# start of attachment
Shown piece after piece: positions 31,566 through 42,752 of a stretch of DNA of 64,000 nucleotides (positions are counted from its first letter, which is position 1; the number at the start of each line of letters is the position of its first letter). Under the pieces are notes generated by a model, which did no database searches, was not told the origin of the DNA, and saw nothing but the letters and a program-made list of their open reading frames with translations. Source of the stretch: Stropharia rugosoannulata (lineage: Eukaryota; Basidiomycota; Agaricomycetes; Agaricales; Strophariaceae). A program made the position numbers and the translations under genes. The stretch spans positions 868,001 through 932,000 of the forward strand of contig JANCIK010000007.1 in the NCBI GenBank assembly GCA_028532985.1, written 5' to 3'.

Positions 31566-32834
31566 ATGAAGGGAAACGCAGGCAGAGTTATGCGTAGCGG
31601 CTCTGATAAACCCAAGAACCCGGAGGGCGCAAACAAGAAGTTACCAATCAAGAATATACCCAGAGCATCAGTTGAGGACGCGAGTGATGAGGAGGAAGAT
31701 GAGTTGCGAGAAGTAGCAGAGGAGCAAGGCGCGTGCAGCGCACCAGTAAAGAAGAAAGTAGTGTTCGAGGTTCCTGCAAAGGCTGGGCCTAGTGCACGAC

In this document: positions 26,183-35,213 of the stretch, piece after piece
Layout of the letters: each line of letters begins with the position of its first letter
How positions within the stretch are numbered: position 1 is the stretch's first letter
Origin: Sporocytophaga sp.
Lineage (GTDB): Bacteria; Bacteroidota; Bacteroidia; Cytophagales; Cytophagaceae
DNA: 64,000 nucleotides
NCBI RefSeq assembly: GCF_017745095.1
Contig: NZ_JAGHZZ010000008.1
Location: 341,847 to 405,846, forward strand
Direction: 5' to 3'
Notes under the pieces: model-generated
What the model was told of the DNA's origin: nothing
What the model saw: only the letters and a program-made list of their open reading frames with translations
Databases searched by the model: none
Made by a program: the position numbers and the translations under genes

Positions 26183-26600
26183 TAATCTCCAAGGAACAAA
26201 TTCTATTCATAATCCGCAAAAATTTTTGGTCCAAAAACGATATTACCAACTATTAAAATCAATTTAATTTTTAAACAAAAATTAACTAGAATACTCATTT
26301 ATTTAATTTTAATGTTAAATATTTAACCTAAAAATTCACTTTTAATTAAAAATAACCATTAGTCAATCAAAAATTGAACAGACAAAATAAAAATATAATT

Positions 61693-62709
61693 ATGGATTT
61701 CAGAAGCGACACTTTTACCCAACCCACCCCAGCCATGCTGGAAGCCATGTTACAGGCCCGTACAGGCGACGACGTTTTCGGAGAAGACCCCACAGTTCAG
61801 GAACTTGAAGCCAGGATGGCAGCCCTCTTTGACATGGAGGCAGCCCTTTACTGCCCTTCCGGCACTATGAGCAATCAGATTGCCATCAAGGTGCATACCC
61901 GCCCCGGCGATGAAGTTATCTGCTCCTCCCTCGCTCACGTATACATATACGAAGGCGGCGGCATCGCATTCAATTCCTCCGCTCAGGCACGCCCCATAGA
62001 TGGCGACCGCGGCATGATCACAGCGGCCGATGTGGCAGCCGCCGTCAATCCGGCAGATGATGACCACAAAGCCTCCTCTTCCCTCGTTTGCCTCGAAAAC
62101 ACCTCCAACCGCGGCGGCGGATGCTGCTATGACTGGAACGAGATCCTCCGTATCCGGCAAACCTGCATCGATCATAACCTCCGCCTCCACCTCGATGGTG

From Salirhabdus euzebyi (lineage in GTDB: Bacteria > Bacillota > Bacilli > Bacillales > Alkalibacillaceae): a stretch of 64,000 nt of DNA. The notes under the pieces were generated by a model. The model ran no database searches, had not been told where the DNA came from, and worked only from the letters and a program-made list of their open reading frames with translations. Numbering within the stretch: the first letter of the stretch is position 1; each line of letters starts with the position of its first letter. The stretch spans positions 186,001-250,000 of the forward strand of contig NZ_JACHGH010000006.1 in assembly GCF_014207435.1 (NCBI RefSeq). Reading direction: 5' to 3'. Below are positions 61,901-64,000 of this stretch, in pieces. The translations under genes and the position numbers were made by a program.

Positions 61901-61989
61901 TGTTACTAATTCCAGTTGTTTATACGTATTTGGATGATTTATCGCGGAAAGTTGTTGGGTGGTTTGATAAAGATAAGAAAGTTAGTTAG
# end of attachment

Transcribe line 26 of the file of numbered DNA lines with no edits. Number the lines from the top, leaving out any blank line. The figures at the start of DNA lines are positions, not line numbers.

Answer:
61693 ATGGATTT